Harnessing ‘tea party’ spirit won’t be easy. Convention is proof.

There’s no doubt that the tea party movement is having political impact. But activists at the Tea Party Convention in Nashville have very different ideas about how to proceed, and there's internal struggle.

Ed Reinke/AP
Bill Bruss of Winfield, Ill., gives away plastic bags in the vendor area at the National Tea Party convention in Nashville.

About 600 ‘tea party’ activists from around the country attended a session on the direction of their nascent populist movement Saturday morning at the first-ever National Tea Party Convention here in Nashville.

Meanwhile, a splinter group plans to stage a guerilla press conference on the grounds of the Opryland Resort to denounce the convention for its cost and failure to represent the tea party spirit.

Protest inside the protest

A protest movement barely a year old protesting itself is part and parcel of the wild and wooly world of the tea party, indicative both of its philosophical (if not racial and class) diversity and the difficulty the literally thousands of independent tea party groups face as they attempt to harness widespread anger and disaffection to change the electoral math in Washington.

The struggle inside this unorthodox convention is being closely watched.

Judging by the tea party movement’s impact on recent races in Virginia, New Jersey and Massachusetts, both Republicans and Democrats are trying to figure out how to either harness the national disaffection to their benefit – or find weak points to attack.

“There is some sophistication to this movement in their ability to organize and harness technologies, but it’s still like corralling cats,” observes Robert Watson, a political science professor at Lynn University in Boca Raton, Fla.

GOP offshoot or non-partisan tour de force?

Some activists see the movement as a way to give voice to the GOP’s grassroots. Others want to see a third party emerge to challenge the two party structure. Others believe the movement can only grow if it stays decentralized and leaderless. Attendees disagree heartily about whether it’s in fact an offshoot of the Republican party or a non-partisan tour de force that will tackle elections one-by-one.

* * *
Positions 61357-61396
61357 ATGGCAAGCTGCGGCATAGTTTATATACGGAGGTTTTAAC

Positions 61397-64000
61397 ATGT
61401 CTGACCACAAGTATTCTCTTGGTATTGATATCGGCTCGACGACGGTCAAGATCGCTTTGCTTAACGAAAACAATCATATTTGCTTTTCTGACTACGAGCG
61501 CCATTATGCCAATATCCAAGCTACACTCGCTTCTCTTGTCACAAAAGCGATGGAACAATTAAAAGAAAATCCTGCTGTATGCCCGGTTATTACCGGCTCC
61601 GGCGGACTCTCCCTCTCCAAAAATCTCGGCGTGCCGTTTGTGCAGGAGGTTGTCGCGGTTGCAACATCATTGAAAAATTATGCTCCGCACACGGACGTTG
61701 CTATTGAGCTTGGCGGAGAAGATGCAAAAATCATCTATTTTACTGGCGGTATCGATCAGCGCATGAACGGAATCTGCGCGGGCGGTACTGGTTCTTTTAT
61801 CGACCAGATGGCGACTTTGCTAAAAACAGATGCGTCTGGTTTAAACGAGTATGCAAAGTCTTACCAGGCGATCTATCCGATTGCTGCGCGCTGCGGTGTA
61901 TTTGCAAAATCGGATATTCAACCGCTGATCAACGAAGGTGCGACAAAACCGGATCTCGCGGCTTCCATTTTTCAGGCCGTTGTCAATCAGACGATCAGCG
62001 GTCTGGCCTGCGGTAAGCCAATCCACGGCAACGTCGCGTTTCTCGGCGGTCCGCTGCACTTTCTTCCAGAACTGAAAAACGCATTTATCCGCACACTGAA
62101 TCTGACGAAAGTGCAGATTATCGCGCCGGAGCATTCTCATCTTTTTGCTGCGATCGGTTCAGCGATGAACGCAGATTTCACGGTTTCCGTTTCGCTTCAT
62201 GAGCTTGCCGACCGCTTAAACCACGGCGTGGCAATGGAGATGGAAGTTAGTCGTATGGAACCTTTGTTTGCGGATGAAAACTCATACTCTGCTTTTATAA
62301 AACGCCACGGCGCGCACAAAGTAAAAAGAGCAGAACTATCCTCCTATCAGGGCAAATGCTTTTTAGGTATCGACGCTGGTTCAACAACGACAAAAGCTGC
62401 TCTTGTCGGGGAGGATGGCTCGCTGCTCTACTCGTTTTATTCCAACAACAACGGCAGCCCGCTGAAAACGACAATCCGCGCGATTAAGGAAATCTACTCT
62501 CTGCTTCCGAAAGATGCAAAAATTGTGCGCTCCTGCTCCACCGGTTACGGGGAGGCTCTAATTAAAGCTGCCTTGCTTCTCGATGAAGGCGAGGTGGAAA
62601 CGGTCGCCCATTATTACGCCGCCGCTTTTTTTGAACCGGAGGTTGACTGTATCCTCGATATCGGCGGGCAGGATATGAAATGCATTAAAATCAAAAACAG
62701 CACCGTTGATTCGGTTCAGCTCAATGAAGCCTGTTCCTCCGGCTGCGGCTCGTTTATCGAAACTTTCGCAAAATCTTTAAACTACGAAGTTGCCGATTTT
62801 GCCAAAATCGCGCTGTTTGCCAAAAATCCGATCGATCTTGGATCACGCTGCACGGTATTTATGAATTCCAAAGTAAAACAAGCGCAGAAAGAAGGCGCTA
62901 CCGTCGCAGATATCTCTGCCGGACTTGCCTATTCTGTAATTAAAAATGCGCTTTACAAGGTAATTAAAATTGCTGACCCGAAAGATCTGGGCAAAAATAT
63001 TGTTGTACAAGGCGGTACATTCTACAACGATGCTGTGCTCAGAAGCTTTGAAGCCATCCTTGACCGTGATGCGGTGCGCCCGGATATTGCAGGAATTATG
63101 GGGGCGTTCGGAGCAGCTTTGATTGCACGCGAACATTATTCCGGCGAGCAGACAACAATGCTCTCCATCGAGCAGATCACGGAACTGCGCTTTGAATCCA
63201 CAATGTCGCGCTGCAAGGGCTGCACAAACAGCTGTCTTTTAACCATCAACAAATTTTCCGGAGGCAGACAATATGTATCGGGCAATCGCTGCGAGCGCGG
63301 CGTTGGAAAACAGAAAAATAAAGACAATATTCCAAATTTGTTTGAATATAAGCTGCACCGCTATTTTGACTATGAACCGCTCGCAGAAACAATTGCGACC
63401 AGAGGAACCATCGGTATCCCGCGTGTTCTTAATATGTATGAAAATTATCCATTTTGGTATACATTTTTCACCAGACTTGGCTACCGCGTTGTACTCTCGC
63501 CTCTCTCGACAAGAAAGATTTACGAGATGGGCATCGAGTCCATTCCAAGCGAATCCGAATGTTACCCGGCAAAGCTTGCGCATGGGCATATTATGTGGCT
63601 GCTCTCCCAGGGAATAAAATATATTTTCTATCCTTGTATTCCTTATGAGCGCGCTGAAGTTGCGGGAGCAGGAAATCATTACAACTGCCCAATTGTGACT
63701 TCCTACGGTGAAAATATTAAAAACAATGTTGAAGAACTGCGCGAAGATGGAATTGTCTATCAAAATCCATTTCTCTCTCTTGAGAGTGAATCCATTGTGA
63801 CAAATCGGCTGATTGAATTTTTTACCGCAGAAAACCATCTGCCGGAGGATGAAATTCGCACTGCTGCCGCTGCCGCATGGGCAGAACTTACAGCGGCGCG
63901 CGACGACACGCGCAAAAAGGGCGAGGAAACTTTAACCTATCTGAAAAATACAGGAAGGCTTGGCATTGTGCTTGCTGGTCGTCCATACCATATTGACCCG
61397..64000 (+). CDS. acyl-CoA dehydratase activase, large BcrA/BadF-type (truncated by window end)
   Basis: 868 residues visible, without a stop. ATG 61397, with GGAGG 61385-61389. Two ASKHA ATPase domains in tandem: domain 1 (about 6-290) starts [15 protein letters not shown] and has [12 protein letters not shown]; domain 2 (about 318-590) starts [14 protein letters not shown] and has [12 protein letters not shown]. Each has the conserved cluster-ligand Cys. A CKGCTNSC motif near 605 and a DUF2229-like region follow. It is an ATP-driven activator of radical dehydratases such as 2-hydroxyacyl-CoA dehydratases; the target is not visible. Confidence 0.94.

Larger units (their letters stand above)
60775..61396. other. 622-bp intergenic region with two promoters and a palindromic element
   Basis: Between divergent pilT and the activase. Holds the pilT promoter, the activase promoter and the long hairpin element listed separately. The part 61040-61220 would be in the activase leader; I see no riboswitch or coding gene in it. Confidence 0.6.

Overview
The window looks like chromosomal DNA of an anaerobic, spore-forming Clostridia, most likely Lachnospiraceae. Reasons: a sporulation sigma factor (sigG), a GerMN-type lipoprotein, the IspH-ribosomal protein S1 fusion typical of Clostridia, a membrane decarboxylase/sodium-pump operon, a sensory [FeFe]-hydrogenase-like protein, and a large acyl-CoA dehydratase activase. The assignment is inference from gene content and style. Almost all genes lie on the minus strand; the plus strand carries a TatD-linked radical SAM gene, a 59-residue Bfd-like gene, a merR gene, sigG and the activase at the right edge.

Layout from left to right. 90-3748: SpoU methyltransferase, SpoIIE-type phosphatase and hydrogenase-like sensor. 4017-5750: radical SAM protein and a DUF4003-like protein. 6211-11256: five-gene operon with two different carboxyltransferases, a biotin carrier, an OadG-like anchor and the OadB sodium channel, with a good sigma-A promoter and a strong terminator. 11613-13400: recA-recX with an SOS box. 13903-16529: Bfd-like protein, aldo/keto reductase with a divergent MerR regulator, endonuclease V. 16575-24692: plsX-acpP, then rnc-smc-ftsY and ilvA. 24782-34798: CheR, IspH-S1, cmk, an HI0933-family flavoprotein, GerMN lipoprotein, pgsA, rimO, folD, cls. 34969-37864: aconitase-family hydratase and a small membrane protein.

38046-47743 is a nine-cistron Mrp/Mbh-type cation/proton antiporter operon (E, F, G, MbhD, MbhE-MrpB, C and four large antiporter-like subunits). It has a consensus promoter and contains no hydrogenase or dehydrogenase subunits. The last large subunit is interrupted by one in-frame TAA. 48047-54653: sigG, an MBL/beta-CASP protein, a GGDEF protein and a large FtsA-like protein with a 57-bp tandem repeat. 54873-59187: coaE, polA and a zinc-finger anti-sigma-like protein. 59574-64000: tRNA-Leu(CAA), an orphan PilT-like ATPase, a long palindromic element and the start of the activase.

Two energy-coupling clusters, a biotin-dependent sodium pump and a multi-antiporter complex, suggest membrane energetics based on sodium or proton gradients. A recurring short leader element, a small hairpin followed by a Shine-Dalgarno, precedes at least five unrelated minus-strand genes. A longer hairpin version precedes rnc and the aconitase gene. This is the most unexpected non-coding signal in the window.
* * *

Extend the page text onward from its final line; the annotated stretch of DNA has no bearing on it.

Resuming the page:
“This is a loose collection of citizen groups with no leader but many voices,” writes the AP’s Liz Sidoti. The Washington Post’s Ann Gerhart and Philip Rucker likened the mood at the convention to a first date as attendees figure out where their fellow tea partiers stand.

Memphis Tea Party Founder Mark Skoda, one of the convention organizers, says the convention is part of an effort to formalize a way forward for the movement by giving it new ways – including a new political action committee – to organize around what he calls five “first principles”: less government, fiscal responsibility, lower taxes, states’ rights, and national security.

“This movement is beginning to mature ... not as a third party but a force to be reckoned with in the traditional party structure,” says Mr. Skoda.

'Holding up signs does not get people elected'

“Let us not be naïve here,” he adds. “The notion of holding up signs does not get people elected.”

But opponents, including the counter-protesters here at Opryland, worry that their disjointed movement is being turned by hucksters into a top-down organization that can be co-opted by the two standing parties. They see as proof the high-price tickets to a convention taking place amidst the koi ponds of the glitzy Opryland conference center.

“This movement is not about the Republican Party. It is a grassroots movement about we the people,” Anthony Shreeve, who said he resigned from the convention steering committee in protest over the convention’s unusual finances, tells Politico’s Kenneth Vogel.


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